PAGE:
From there, we actually did scuba diving on the first day. We all really wanted to do it, so we decided to book this in advance and had heard good things about the scuba diving place in Jeju. You don’t need to be certified or anything, but after around a 30-minute instruction period, we got strapped up, wore our gear, and hopped into the ocean! It was one of the coolest things I’ve ever done, and while I was scared in the beginning, I ended up getting over it. One surprise to me was just how heavy the gear actually is. I probably had around 50 pounds of weight strapped to me, which made it kinda hard to move when I wasn’t in the water. The total session lasted around 90 minutes, but I think that was more than enough time for me to know if I liked it. After that, I realized how enjoyable it is and actually plan on getting certified back at UMBC, as they offer a seminar course to get certified! The day ended with us just exploring more and eating some of the famous foods Jeju is known for.

The next day, we actually ended up spending the whole day at Udo Island, a small island off the coast of Jeju that you take a ferry to. This was by far my favorite thing to do! We actually rented bikes for the day and just biked around the whole island. We tried various types of foods, my favorite being the peanut ice cream, which I ended up having three times in two hours. I had heard Jeju was famous for it but didn’t really believe it until I tasted how good it was. Other foods I got to try included live octopus, which I was excited about as it was on my bucket list.

After Udo Island, we just explored the city and got ready to head out the next morning, but it was definitely an amazing experience. The following week was pretty basic, going to classes, BJJ, working out, and occasionally spending time with friends.

However, the following weekend I came across an International Food Festival while going to Myeongdong. It was similar to the one at Korea University, but this one was way bigger. It had over 60 countries represented, and though I didn’t plan to, I ended up going on a food tour that day, eating foods from countries I would have never tried, like Algeria, Somalia, Nepal, and more! Besides that, my weekend also passed pretty fast, just going out and looking at different places I hadn’t been to before. At this point, I want to make sure I don’t leave anything out of Seoul, as I only have two weeks left, which I plan to use mostly for studying, so I know I won’t be going out much. But that’s it for me this time, and I really don’t have any plans for the next few weeks except studying, so I’ll see you guys later.


6/22 – 7/7 – In-country post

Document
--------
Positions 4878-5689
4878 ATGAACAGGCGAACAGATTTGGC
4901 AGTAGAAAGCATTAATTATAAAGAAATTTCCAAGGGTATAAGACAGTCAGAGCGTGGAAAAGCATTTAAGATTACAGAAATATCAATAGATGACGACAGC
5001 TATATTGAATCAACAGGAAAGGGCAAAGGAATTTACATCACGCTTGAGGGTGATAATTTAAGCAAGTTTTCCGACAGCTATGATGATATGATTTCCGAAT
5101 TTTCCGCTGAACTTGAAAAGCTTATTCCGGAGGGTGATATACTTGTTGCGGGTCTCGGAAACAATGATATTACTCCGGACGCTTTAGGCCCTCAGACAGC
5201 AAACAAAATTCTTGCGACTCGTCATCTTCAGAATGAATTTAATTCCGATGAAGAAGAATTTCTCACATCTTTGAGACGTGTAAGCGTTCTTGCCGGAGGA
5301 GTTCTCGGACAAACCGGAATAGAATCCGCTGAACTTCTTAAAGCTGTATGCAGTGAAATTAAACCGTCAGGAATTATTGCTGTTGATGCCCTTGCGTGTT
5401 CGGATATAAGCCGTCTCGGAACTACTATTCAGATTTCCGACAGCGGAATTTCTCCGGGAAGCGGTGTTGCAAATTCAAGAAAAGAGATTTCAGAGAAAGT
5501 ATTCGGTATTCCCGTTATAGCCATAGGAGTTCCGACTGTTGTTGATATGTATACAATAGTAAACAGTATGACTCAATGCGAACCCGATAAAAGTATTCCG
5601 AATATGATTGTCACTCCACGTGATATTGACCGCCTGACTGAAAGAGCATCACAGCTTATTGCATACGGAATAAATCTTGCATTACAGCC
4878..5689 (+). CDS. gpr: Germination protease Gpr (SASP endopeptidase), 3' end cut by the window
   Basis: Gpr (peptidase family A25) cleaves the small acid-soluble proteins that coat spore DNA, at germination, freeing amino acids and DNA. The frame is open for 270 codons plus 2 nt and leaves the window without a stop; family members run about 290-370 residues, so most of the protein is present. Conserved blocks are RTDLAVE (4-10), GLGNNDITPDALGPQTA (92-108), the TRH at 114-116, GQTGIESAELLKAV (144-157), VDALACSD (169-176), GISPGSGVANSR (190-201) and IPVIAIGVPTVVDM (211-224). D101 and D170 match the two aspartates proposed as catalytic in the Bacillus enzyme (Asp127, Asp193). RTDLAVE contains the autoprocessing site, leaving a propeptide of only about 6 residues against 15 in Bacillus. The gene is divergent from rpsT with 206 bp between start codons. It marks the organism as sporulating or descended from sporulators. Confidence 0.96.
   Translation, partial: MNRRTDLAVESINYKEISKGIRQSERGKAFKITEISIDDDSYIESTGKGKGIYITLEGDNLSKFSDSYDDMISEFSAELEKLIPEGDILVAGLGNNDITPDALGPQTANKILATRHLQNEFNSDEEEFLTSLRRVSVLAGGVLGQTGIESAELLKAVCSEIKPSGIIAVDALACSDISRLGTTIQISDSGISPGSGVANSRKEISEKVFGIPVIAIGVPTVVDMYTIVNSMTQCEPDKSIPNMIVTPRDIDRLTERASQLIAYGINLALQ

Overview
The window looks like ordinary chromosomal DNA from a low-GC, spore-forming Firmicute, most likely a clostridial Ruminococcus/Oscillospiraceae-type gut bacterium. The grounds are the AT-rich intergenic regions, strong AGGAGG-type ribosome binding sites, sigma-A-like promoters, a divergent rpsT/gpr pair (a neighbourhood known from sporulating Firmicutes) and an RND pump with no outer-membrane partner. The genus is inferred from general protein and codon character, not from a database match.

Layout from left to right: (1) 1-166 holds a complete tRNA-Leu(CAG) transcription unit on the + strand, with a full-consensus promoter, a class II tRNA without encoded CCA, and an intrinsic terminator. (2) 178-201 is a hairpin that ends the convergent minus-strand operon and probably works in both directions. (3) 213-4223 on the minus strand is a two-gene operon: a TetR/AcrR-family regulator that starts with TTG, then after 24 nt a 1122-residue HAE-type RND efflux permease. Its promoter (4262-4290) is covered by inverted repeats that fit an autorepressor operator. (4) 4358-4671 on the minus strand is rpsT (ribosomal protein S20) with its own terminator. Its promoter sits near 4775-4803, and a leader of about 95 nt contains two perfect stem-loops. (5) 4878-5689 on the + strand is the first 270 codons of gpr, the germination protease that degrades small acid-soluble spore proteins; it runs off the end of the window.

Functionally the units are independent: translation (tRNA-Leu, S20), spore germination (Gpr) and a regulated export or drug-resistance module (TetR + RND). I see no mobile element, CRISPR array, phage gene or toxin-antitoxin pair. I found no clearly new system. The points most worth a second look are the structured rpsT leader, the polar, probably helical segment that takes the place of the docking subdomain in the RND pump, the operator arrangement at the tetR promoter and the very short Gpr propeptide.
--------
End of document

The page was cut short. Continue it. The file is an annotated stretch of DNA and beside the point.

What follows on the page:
Hi all,

This is it, the final blog. I just got back from the 24-hour journey home, and I am utterly exhausted. From finals to saying goodbye to all the friends I made and packing up all the things I bought, I think I just need to enjoy the rest of my summer.

Let me rewind a bit. The last two weeks have been some of the busiest I have ever experienced. The first week was entirely devoted to studying, especially for two of my classes where I needed good grades to pass. Though I am happy to say that I ended up getting the grades I needed and successfully passed the hardest computer science classes I have ever taken.

However, the week leading up to finals was a challenge. I was mentally exhausted and stressed out, studying day and night for the finals I had my finals on Monday and Tuesday. It was such a relief to get them over with, and I had a couple of days to just chill before leaving Korea.

After finals, I made it a point to see all my friends one last time before heading out. This included my BJJ friends, who ended up giving me a custom BJJ rash guard (BJJ shirt). I had wanted to buy it, but it was a pre-order item. They ended up contacting a member of the gym who never picked his up and bought it from him just to give it to me! I also hung out with the friends I met at the mosque one last time before I headed out. We ended up going to a KBBQ spot, and it was just a really fun time. I also had some last-minute shopping to do at Myeongdong for gifts for my friends and family. I ended up buying a little too much stuff and had to stuff my suitcases, praying they wouldn’t be overweight. After all the packing was done, we ended up hanging with the KUBA buddies. They were the last people we saw before we headed out the next morning, and they were some of the coolest people I have ever met, they definitely plan on coming to the US so it wont be the last time I see them.

Now that I’m back, I can definitely feel the culture shock. Everything is a lot slower here, while in Seoul, everyone always felt stressed and was always moving fast. The people here are super relaxed. It also feels weird that everyone can understand English now. For the last four months, it was basically just me and my roommates, but now that I’m here, it’s a breath of fresh air knowing I can just talk to the waiter or ask for a cup of water without having to bust out Google Translate LOL. Besides that, it also feels a little weird to drive everywhere. There are pros and cons to that, for example while I was on the bus or subway, I could either do some readings for my classes or just scroll on TikTok…. Unfortunately can’t really do that when I’m driving.

Welp, this is the last blog. After four of the best months of my life, I truly hope I’ve inspired at least a couple of you to study abroad with UMBC, especially in South Korea. This journey has been unforgettable. Thanks everyone!